De Blasio Unveils Housing Plan | City Solutions to Rising Rents | Costs of the Mayor’s Plan
(credit: Ozier Muhammad, The New York Times)
- De Blasio unveils plan to create more affordable housing for city. Mayor Bill de Blasio took to Brooklyn and the Bronx on Monday to outline an ambitious housing plan that envisions adding density to New York City by encouraging the construction of more residential buildings while ensuring that they include affordable homes for poor and middle-income residents. Mr. de Blasio said the city would commit $8.2 billion of public money to creating and maintaining affordable units and would work to secure more than $30 billion in private funds.
- Rent too high? Move to Singapore. Luxury towers are sprouting up, adding density to unlikely places, from the Brooklyn waterfront to San Francisco’s Mid-Market district. But adding inventory to the high end does nothing to help the middle - one of the many irritating peculiarities of the 21st-century boomtown housing market. Building new apartments can actually push rents higher, and amenities for the masses, like transportation and parks, may have the effect of pricing them out. Everyone wants to live in these places, so no one can afford to. What’s a global city to do?
- Costs threaten New York City Mayor’s rent plan. Mayor Bill de Blasio’s push to give rent-regulated tenants a holiday from rent increases this year is running into the reality of unexpectedly high cost increases for landlords. Rising insurance bills, high fuel costs from a harsh winter and a heavier city-tax burden drove landlord operating costs 5.7% higher in the year that ended on March 31, according to a report by the staff of the city Rent Guidelines Board. Last year, the staff had forecast costs in that period would rise 2.6%.
- Overhaul bill criticized for ending affordable housing goals. There’s a fight in Washington over the future of homeownership in America. At issue is a bipartisan bill to dramatically reshape the housing finance industry - the industry that was at the heart of the financial crisis. It’s also an industry that’s at the heart of the American dream - and the bill before Congress may affect who can afford to buy a house.
- Residents sue over Prospect Park Residence closure. Residents slapped Prospect Park Residence with a lawsuit Friday morning, looking to halt the senior assisted-living facility’s planned closure. The group’s suit in Brooklyn State Supreme Court says the Department of Health erred in approving the closure plan, which was announced in March along with the news that residents had 90 days to move before the facility closes. The suit, which also accuses the residence operator of already cutting back on essential services and not helping residents find new housing, aims to force the DOH to force the residence operator to keep Prospect Park Residence open, at least temporarily.
- Millionaires living in rent-stabilized apartments. Citizens Budget Committee and DNAinfo crunched the census numbers and found that in 2010, 22,642 of the city’s 970,000 rent-stabilized apartments(approximately 2.3 percent) were occupied by households making more than $199,000.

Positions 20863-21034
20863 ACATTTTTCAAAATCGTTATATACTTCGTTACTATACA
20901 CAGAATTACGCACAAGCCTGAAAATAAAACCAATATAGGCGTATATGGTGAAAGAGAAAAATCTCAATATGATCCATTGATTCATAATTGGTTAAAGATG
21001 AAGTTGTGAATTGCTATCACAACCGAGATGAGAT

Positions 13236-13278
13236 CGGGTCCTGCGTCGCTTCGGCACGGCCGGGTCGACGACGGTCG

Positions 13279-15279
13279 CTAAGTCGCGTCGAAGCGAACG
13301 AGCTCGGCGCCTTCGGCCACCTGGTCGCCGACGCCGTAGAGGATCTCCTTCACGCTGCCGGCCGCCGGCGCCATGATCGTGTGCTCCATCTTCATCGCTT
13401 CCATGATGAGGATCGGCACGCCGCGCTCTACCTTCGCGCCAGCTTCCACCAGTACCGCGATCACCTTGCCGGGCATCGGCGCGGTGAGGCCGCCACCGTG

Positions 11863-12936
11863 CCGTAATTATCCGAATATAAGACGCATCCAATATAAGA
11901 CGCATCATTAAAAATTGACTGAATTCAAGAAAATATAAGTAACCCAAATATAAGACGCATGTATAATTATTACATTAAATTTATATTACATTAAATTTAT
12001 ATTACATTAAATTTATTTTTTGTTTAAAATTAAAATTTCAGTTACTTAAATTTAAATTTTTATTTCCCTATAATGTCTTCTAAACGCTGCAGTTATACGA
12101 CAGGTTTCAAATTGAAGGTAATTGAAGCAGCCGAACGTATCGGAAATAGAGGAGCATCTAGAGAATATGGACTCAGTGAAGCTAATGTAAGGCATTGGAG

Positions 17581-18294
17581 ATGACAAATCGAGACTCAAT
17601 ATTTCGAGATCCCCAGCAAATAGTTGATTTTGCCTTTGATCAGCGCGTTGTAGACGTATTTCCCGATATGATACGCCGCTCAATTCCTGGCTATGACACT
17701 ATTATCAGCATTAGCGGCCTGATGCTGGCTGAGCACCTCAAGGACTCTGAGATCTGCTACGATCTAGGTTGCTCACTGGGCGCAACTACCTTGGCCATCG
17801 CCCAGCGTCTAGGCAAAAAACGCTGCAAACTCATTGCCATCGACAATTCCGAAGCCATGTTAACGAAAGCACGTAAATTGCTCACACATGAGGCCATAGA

- Adjustable rate mortgages making a comeback in New York as local homebuyers face rising interest rates and sky-high prices. A type of loan that hit the skids following the housing meltdown is starting to look good again to New York homebuyers. Adjustable rate mortgages, or ARMS, were widely blamed for playing a big part in the financial crisis. Lured by their low initial payments, homeowners barreled in, only to watch their mortgages reset to unaffordable levels. As interest rates sunk to historic lows in recent years, the ARMs market dried up. But with mortgage rates up a full percentage point from a year ago, these once-shunned loans are becoming an increasingly attractive option, especially for high-end borrowers in New York’s pricey housing market.
- Pilot program offers stable housing to homeless LGBT youth. Approximately 40 percent of homeless young adults in the U.S. identify as lesbian, gay, bisexual or transgender, according to a study from The Williams Institute at UCLA Law. And although LGBT youth make up a disproportionately large percent of the homeless population, there are relatively few safe places for them to stay. A pilot program run by a Massachusetts nonprofit is now working to address that problem across the state.
- China’s mega-cities are combining into mega-regions, but they’re doing it wrong. You may never have heard of the southwestern Chinese city of Chongqing, but by some measures it is one of the largest and fastest-growing cities in the world, with an official population of 29 million-about the same as Saudi Arabia-and an unofficial population of 32 million or more. The city center of Chongqing boasts a mere 9 million people, but dozens of satellite districts such as Fuling (population 1 million) and Wanzhou (1.6 million) are each major cities in their own right. In total, Chongqing covers an area the size of Austria, and it’s about to become part of a mega-region that is even larger, part of a move in China to create the biggest urban municipalities on Earth.
- Fair-housing collision in Westchester. The Anti-Discrimination Center, which filed the lawsuit that led to the settlement, issued a report this month blasting not just the county and Mr. Astorino, but also the Department of Housing and Urban Development, the United States attorney for the Southern District and the court-appointed monitor overseeing the settlement, James Johnson. The report says the involved parties are not moving quickly or forcefully enough, or in some cases at all, to pressure Westchester into meeting the conditions of the agreement.